Lecture 12: Bergson and Passive Synthesis

Introduction

Last week, we looked at the notion of active synthesis, as Kant uses it in the Critique of Pure Reason. Here, Kant defines synthesis as ‘the act of putting different representations together, and of grasping what is manifold in them in one act of knowledge.’ (CPR A77/B109) We saw that this idea of synthesis was fundamentally tied to the notions of subjects and objects, and, through the categories, to the notion of judgement. In fact, this is clear from Kant’s definition, as a judging is this conjunction of what is manifold in a single act (A is B). Deleuze’s claim is that Kant borrows this conscious, psychological, notion of synthesis, therefore, which applies to knowledge of objects, and uses it as a model for the constitution of objects themselves.

Now, it is Husserl who comes up with the notion of a passive synthesis. Husserl notes that when we look around the world, even before we arrive at the level of judgement, the object has a certain level of constitution. So, when I look at this table, even before I separate out the aspects of its table-ness and its wooden-ness (the two aspects of the table needed to form a judgement of the kind Husserl is looking for), it is still in a sense ‘there’, and available to me. We can extend this notion, and note that when I ‘pick out’ the table as the focus of my attention, I pick it out from a passive background of objects accessible to me, but not yet structured in terms of judgement. It is only when I shift my attention that something else, the door for instance, becomes thematised so that I can make a judgement about it. The world, therefore, is receptive to judgement, but is not yet actively understood in terms of judgement. Husserl calls this the ‘pre-predicative givenness’ of things (Smith, Husserl and the Cartesian Meditations, 127). Such a state therefore calls for a synthesis, but not the kind of active taking up into consciousness which characterises Kant’s account. Husserl therefore calls it a ‘passive synthesis’. Now, for Husserl, this kind of synthesis is still tied in the last analysis to the ego (he calls it the ‘lowest level of activity’ [Smith, 128]), and so will not serve Deleuze’s purposes. Deleuze’s question follows on from this notion of passive synthesis, however, and the question which will occupy us today is, is it possible to give an account of the organisation of experience which does not rely on the activity of consciousness? That is, is it possible to avoid the structure Kant presents us with which subsumes difference under the identities of the subject and the object? Now, this question is important for Deleuze for two reasons.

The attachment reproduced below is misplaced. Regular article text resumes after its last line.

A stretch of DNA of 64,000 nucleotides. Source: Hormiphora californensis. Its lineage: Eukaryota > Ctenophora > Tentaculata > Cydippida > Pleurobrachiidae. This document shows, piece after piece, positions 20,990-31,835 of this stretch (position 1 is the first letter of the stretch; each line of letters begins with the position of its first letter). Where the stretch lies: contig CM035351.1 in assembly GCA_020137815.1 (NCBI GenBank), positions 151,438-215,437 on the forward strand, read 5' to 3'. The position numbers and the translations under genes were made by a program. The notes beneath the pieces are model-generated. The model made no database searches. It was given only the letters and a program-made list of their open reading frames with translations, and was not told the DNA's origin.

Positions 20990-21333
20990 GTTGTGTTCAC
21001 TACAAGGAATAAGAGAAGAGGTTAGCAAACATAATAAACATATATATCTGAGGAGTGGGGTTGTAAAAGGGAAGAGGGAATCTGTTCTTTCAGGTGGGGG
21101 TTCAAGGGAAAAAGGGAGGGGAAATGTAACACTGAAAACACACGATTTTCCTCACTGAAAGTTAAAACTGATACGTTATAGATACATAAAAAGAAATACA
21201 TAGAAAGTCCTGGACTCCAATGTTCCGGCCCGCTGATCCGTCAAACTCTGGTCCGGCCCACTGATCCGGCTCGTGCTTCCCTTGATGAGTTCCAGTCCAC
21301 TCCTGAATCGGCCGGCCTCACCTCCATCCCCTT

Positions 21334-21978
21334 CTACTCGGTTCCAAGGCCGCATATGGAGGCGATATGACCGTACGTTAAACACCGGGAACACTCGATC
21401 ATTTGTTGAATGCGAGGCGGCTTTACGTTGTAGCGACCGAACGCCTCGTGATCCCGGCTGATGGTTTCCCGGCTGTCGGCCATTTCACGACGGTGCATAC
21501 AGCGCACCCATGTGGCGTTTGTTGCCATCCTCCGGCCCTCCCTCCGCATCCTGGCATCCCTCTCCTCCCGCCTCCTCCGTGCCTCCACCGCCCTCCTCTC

First, he needs an account of this sort to show that he can provide an alternative to the Kantian notion of synthesis. That is, if Kant’s definition of synthesis is correct, then organisation will always imply a central identity. A proper concept of difference will therefore be impossible to develop.

Second, if he is able to show not only the coherence of the notion of passive synthesis, but also its actual presence in the constitution of experience, then he will be able to show that the Kantian account is unsustainable. Kant’s account relies on the model of synthesis as spontaneous unification of a manifold by a subject, and so if another form of synthesis is available, the necessity of the categories unifying experience collapses, and with it Kant accord of the world with the structure of judgement. It’s worth noting at this point that Deleuze isn’t claiming that all synthesis is passive. We will still be able to make judgements. These will not be a complete specification of the object, however.

Rather than dealing with Husserl, I want to work through Bergson’s account of memory today, as this provides the foundation for Deleuze’s alternative to Kant’s three syntheses of time.